Tradition dictates that an issue of The Ecumenical Review lacking one, dominant theme is headlined "An Ecumenical Miscellany". Miscellany, according to the Oxford English Dictionary (OED), is a descendent of the Latin word miscellancus, meaning "a hash of broken meat". The dictionary also demonstrates that use of the term in editorial introductions is not necessarily inspiring. In 1671, an English physician named Salmon prefaced his collected medical observations with this salutation: "Wonder not, Courteous Reader, at the Appearance of this early, or untimely fruit: a Miscelany only intended for our own private use." More appealing is one of the OED's definitions: "Miscellany ... A book, volume or literary production containing miscellaneous pieces on various subjects". This is what we intend to present, Courteous Reader: a compilation of intriguing articles, reports and book reviews devoid of overdone meat or unripe fruit.
At the beginning of this year, The Ecumenical Review offered a "theme issue" on the final report of the special commission on Orthodox participation in the World Council of Churches. In the article "A Remarkable Document" (Jan. 2003, pp. 56-66), Heinz Joachim Held analyzed the commission's report. In the process, he challenged his fellow Protestant ecumenists with this question (pp. 61-62): "Are we prepared to offer a constructive place in our own confessional house to the historic path and experiences and theological convictions of the Orthodox that we might find foreign, and do this in such a way that we can in some respect accept them for ourselves and allow ourselves to be touched--and changed--by them?" Held, a former moderator of the WCC's central committee, contributes to such an outcome by providing in our lead article a reminder of the vital role played by Orthodox churches from the Council's genesis to the present day. This review serves as testimony that there never has been, nor should there ever be, a "world council" of churches without the participation of Orthodox Christians.
This issue also features two pairs of articles written from the context of contemporary South Africa. Maake Masango and Ben de Klerk address issues of leadership in church and state. Gerald West and J.M. Vorster write on ramifications of the HIV/AIDS pandemic in Africa. Masango's interest in leadership has been enhanced through a responsibility bestowed by the WCC's central committee: from August 2002 through August 2003 he chaired the search committee for a new general secretary. In a reflective essay on leaders, de Klerk makes the case that Nelson Mandela and Desmond Tutu have become "living icons of reconciliation" in a divided world. On the subject of HIV/AIDS, West describes African programmes of Bible study that seek the meaning of disease and suffering within the providence of God. Vorster contrasts the HIV-infected patient's right to privacy with others' rights to health and essential information.
Yet another pairing of articles speaks to ecumenical efforts on behalf of social justice and sustainable community. Daniel McFee, a scholar whose expertise lies in the field of environmental ethics, revisits discussions of the 1990s--many of them in the pages of this journal--on the place of the WCC within the ranks of "civil society" institutions. His reappraisal suggests that the WCC and its ecumenical partners, through their unconventional approaches to global issues, may be redefining the meaning of civil society. On a more practical plane of discourse, Dennis Frado and Gail Lerner provide an eye-witness description of how ecumenical teams have been involved in world summits and other conferences convened under the auspices of the United Nations.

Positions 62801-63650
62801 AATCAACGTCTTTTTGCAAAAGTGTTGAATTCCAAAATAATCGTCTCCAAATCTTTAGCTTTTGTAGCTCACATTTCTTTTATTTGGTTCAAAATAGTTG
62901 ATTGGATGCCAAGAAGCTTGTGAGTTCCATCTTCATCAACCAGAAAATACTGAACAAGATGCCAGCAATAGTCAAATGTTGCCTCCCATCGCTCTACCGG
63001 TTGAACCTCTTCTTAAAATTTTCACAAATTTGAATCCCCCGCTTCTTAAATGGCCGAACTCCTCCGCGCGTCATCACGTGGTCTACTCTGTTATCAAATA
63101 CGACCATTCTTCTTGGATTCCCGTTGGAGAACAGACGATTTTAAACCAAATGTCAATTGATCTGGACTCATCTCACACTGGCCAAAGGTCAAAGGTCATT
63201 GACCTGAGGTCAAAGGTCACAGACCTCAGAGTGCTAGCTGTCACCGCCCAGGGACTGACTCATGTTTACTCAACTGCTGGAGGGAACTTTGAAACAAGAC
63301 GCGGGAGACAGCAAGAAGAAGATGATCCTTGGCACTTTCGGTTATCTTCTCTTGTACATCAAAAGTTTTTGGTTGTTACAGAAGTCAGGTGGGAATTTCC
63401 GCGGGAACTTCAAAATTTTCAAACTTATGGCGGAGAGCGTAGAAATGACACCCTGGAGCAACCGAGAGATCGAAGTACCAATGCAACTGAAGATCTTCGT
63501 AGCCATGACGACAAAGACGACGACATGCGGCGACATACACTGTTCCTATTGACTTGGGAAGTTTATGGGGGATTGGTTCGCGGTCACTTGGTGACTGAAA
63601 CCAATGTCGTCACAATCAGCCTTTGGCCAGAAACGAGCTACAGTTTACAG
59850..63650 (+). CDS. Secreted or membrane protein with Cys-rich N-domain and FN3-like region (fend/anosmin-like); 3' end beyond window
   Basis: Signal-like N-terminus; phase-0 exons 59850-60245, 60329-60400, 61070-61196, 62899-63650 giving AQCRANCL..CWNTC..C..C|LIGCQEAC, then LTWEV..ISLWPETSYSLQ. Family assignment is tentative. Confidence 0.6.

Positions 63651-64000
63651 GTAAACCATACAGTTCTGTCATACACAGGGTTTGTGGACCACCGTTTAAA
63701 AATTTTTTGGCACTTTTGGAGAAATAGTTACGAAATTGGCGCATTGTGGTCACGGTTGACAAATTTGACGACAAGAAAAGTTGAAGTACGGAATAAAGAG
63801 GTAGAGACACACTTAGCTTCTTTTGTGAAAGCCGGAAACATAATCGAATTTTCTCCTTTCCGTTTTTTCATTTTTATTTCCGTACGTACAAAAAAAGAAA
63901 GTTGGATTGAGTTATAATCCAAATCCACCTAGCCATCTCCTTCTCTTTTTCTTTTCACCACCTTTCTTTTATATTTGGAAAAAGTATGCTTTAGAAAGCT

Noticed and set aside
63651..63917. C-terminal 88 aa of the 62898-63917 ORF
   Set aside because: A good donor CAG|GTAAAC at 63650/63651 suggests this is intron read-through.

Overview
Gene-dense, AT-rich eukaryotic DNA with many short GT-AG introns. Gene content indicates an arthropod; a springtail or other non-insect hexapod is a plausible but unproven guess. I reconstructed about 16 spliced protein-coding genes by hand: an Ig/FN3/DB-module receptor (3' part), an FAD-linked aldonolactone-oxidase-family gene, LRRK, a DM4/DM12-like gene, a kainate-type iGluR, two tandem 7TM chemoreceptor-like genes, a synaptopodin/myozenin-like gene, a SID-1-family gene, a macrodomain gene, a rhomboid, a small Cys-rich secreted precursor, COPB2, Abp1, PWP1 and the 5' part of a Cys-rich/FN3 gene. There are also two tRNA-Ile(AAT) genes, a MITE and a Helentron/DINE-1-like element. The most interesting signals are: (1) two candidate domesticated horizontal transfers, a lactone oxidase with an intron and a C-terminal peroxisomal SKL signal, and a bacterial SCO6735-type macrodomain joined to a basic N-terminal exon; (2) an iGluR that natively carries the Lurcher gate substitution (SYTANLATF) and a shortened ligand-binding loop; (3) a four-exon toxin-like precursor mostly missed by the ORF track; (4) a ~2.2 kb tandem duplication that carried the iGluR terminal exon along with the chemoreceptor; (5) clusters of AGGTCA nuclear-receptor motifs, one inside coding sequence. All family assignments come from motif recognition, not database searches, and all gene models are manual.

The WCC's central committee met in Geneva at the end of August and beginning of September 2003. As always, The Ecumenical Review preserves key documents from the meeting, including reports of the moderator, general secretary and public issues committee. Media coverage has highlighted aspects of these pronouncements: expressions of hope for renewed inter-religious dialogue and the reconfiguration of Christian ecumenical encounter; obstacles to communion with Catholic, evangelical and pentecostal churches that underline the significance of many Orthodox questions rehearsed in H.J. Held's earlier article; pleas for the resolution of international confrontations. In addition, the central committee is sending to the churches for their review and comment a document on the need for "a church of and for all", fully accessible to able and disabled people alike. In a final document from the central committee meeting, The Ecumenical Review records the acceptance speech of the Rey. Dr Samuel Kobia of Kenya following his election as the sixth general secretary of the World Council of Churches.
Konrad Raiser will retire at the end of this calendar year, and Samuel Kobia will succeed him in an office once graced by Willem A. Visser 't Hooft, Eugene Carson Blake, Philip Potter and Emilio Castro. Of importance to a select few, Sam also will succeed Konrad as the editor of The Ecumenical Review. As 2003 draws to its close and 2004 begins, occasions will present themselves to honour Dr Raiser's unique contribution to the ecumenical movement--and to welcome Dr Kobia to this new dimension of his ministry.
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|Publication:||The Ecumenical Review|
|Date:||Oct 1, 2003|
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